We need to focus on our own spouse.  We should avoid fantasizing about others, but we should indulge in a healthy thought-life about our spouseWe should think good things about them.  We should bask in delightful memories of our love and use our imaginations to enhance future interactions with our spouse.  We should be mindful in how we talk to them and we should be intentional about appreciating them.

We need to look away from other tempting sights, but we should have our eyes open to the appeals of the one to whom we’re married.

We have to be careful that we don’t send others the wrong signals with our physical contact; we also have to be careful to send the right signals to our spouse.  We should nurture our physical relationship and not take our closeness for granted.

Sometimes, when we’ve been married for a while and we sometimes feel like just another part of the furniture, we can be taken by surprise when temptation jumps out at us.  Sometimes we underestimate our ability to attract the attention of the opposite sex; and when someone notices us it’s a pleasant surprise.  But we have to guard ourselves against trading our sacred contract for a momentary thrill.

One of the best ways to guard yourself from succumbing to the temptation of new love is to hold a deep and abiding belief in the unique pleasure we enjoy in having a mature love.  Believing in the special nature of marital longevity and believing in the virtue of fidelity (and the sanctity of marriage) will go a long way to fending off temptation.  Think about all your inside-jokes as a couple, your shared history, your unique bond.  A marriage that has stood the test of time is a very, very special thing.  Don’t trade that for anything.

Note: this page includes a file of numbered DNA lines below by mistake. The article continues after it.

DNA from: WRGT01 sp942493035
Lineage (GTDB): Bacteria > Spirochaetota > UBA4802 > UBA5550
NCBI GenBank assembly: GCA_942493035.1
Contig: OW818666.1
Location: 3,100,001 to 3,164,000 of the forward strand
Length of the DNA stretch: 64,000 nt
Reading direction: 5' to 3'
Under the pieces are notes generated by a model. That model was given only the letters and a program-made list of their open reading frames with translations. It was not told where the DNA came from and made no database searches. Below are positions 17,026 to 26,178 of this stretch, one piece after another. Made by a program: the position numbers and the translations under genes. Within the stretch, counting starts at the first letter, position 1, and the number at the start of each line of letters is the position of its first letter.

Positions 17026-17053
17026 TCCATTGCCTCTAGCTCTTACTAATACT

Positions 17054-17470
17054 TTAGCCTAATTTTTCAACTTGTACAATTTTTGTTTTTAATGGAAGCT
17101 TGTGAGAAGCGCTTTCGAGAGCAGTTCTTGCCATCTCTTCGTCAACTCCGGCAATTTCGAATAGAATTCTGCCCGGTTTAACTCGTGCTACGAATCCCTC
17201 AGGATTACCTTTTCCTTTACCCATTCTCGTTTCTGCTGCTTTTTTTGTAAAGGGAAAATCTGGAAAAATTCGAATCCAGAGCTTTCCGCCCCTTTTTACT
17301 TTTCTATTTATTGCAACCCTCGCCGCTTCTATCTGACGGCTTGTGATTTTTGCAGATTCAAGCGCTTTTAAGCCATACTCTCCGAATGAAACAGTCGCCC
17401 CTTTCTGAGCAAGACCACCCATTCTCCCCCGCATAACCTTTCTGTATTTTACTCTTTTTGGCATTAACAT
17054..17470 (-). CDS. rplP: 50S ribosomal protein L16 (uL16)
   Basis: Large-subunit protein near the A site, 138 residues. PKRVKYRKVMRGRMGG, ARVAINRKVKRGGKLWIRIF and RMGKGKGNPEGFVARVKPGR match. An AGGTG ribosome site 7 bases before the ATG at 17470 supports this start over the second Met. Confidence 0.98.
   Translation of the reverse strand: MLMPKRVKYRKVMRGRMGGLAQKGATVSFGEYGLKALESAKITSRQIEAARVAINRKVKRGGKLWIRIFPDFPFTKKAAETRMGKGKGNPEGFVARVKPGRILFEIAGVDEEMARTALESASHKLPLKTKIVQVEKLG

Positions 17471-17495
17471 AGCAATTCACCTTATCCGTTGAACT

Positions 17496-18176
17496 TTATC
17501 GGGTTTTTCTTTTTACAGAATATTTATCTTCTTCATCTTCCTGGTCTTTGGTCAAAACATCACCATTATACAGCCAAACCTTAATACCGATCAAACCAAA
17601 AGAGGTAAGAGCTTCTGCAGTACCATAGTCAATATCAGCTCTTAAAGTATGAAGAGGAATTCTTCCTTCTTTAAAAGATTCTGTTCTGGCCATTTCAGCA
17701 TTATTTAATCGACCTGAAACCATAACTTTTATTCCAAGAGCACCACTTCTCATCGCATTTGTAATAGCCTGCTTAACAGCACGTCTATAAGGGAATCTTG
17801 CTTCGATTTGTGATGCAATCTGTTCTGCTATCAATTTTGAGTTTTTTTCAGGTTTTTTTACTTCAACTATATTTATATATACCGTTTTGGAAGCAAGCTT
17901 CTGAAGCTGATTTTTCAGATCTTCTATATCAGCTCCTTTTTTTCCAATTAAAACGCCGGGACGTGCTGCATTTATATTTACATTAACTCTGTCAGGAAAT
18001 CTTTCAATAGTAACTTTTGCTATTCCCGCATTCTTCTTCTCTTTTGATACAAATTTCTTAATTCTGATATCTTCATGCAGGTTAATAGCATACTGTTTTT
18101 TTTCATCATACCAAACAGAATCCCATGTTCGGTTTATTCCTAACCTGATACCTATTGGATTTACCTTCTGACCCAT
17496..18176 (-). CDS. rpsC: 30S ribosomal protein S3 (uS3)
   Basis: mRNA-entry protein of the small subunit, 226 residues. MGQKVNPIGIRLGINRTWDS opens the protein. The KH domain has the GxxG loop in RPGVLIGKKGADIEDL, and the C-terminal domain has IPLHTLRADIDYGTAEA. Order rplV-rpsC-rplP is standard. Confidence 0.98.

Finally, we should be both on our guard against temptation and willing to flee from temptation.  Joseph (of the Technicolour Dreamcoat) literally fled the advances of his boss’s amorous wife.  Indeed, turning away from temptation and running in the opposite direction is the biblical way:

Flee from sexual immorality. All other sins a person commits are outside the body, but whoever sins sexually, sins against their own body.

(1 Corinthians 6:18)

 Flee the evil desires of youth and pursue righteousness, faith, love and peace, along with those who call on the Lord out of a pure heart.

(2 Timothy 2:22)



On my run the other day, I was tired.  I felt weak.  All I really wanted to do was find a shortcut and head home – but I knew that I had further to go.  As I approached my own street on the circuit, I crossed the road away from it.  Physically moving myself further away from the path home was remarkably effective; I was able to focus on the road ahead and I was no longer tempted to curtail my progress.